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Tech in 23rd Place at NCAA Golf Championship

Scottsdale, Ariz. – Christo Lamprecht and Bartley Forrester each shot 3-over-par 73s Friday to pace 10th-seeded Georgia Tech, which posted an 18-over-par total of 298, and the Yellow Jackets stand in 23rd place after the opening round of the NCAA Men’s Golf Championship.

Playing in the afternoon wave when greens dried out and breezes were stronger, Tech managed to card just six birdies among its five players, but played the final three holes collectively 1-under-par to remain within four strokes of 15th place. No. 3 seed Vanderbilt, which played in the afternoon, posted a 2-over-par 282 score to take the first-round lead, while morning wave teams Oregon and Auburn are tied for second at 285 (+5). The Jackets will get a chance to even things up Saturday morning with early tee times for round 2.

Tech’s playing partners Friday afternoon – No. 11 seed Texas A&M and No. 12 seed Stanford, posted scores of 300 (+20) and 295 (+15), respectively. The Cardinal are tied for 16th place, and the Aggies are tied for 24th.

Tech tees off at 7:27 a.m. local time Saturday morning for round 2, starting on the 10th hole, again paired with the Aggies and the Cardinal. Tee times and pairings for the remaining rounds of stroke play will be determined by team position on the leaderboard. The thirty teams will play 54 holes Friday through Sunday, with the field cut to 15 for the final round of stroke play Monday, after which the individual champion will be crowned. The top eight teams after 72 holes will advance to a match play bracket to determine the team champion on Wednesday.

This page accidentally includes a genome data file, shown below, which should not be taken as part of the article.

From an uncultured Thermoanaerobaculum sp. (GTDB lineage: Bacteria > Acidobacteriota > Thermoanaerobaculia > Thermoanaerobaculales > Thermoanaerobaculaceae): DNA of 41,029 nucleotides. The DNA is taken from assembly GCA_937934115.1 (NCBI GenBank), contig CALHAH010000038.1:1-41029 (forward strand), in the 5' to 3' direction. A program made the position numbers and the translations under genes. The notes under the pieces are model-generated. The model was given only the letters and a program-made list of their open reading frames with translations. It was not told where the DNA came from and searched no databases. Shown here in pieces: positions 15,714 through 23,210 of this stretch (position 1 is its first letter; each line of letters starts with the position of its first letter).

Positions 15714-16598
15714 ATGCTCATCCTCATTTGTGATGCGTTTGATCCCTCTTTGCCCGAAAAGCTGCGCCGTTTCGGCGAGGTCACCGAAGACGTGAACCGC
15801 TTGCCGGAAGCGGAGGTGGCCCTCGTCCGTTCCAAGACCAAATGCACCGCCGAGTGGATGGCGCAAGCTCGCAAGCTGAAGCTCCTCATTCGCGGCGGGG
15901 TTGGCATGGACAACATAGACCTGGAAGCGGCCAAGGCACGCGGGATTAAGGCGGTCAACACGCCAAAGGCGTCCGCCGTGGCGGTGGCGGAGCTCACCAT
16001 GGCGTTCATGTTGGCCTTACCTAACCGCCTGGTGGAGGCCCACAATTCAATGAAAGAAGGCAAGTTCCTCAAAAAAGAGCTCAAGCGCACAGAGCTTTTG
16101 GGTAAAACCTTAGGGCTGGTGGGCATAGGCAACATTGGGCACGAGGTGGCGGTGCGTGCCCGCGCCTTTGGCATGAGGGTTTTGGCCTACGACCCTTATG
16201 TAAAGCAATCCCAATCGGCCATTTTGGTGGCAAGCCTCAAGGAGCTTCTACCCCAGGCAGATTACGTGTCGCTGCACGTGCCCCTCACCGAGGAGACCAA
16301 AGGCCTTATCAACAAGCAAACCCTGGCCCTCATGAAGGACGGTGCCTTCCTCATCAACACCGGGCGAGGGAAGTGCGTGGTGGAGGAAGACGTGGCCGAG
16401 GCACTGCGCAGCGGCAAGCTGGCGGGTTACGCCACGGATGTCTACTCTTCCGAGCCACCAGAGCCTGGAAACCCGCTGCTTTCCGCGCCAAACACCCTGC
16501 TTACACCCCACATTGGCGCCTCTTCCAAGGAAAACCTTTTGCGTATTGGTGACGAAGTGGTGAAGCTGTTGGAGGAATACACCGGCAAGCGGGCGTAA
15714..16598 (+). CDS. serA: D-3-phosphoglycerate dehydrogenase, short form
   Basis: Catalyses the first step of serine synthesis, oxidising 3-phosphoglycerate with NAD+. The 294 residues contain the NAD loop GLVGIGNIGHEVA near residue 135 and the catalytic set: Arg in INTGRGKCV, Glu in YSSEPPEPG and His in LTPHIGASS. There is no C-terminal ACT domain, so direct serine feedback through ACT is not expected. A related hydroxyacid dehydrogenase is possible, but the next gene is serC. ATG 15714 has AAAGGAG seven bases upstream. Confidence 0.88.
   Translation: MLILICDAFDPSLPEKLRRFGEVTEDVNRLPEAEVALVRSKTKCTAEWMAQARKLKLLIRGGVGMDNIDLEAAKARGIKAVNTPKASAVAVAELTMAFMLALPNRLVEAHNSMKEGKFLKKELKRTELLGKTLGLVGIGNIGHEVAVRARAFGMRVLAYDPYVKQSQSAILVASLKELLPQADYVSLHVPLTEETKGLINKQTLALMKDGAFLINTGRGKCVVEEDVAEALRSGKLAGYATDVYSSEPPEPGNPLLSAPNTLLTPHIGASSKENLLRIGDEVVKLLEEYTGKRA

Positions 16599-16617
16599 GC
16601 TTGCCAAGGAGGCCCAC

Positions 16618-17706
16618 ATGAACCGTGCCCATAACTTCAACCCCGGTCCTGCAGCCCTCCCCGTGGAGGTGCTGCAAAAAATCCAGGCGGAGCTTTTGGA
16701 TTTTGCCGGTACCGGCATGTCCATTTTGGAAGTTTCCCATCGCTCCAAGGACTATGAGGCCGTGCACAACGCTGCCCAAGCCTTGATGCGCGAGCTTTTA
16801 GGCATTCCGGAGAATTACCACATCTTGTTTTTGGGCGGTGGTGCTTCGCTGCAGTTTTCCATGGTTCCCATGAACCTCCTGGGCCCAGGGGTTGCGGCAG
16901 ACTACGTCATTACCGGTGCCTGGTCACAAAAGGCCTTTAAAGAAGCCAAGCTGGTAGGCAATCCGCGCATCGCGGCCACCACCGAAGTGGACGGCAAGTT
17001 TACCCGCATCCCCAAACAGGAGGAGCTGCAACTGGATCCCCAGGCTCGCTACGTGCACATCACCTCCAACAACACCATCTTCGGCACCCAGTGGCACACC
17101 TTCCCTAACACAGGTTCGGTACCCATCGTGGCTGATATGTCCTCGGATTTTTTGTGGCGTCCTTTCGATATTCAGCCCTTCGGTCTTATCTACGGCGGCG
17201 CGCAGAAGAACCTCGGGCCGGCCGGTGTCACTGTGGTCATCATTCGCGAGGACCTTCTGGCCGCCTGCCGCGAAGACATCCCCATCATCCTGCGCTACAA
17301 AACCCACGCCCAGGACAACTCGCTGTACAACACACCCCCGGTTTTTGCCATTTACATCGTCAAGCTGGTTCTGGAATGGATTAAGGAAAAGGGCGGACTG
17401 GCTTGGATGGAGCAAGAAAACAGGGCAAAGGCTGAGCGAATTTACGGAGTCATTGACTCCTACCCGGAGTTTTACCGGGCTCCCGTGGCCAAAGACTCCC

Bartley Forrester played steady golf Friday and led the Yellow Jackets with a 73.

TECH LINEUP – Lamprecht, Tech’s top finisher in last year’s NCAA Championship, birdied holes 4 and 5 to get to 1-under-par, but played his last 13 holes 4-over par to finish with a 73. Forrester scattered three bogeys with 15 pars for his 73. Both players are tied for 42nd place individually.

Tech counted a pair of 6-over-par 76s from Ross Steelman and Connor Howe, tied for 101st place in the 156-player field, while freshman Benjamin Reuter shot 78 (+8) and did not count for the Yellow Jackets Friday. Steelman recorded four bogeys and a double-bogey in his first six holes, then settled in to par 12 straight to finish his round. Howe ended a string of three straight bogeys with a birdie at the par-3 16th and parred in from there.

TEAM LEADERBOARD – The Commodores, who teed off late Friday morning, teamed up for a 2-over 282, three strokes ahead of second-place Oregon and Auburn. Gordon Sargent, Cole Sherwood and William Moll each shot an even-70 and sit two strokes behind the leaders in individual play.

Oregon (+5), Auburn (+5), Kansas (+6) and Arizona (+6) authored some gritty performances in the morning wave that would hold throughout the afternoon to keep each school within the top-5.

All four teams from last year’s semifinal – defending-champion Pepperdine, runner-up Oklahoma, Arizona State and Oklahoma State – are back this year and each situated within the top-15.

INDIVIDUAL LEADERBOARD – Kansas’ Harry Hillier and Auburn’s Brendan Valdes turned in scorecards of 2-under 68, which currently leads the field of 156 golfers after the first 18. Only five other players broke par on Friday, and eight others matched par on the par-70 Grayhawk Raptor course.

"We made some bad bogeys, and made only [six] birdies all day. It got really firm and fast. The scores indicated in the afternoon with the good teams that it played really hard, and we didn’t play very well. Bart played phenomenal golf, just got in the wrong spot a couple of times. Christo was not as good as he can be around the greens. But we played the last four holes even to kind of save the day. We’ve got to get up and play a really good round in the morning. Until you’re done with (36 holes), you really don’t know where you stand. The last two hours today, you could hardly keep a ball on the green, couldn’t get the ball close enough to the hole to make birdies. But the last four holes today kept us in the game."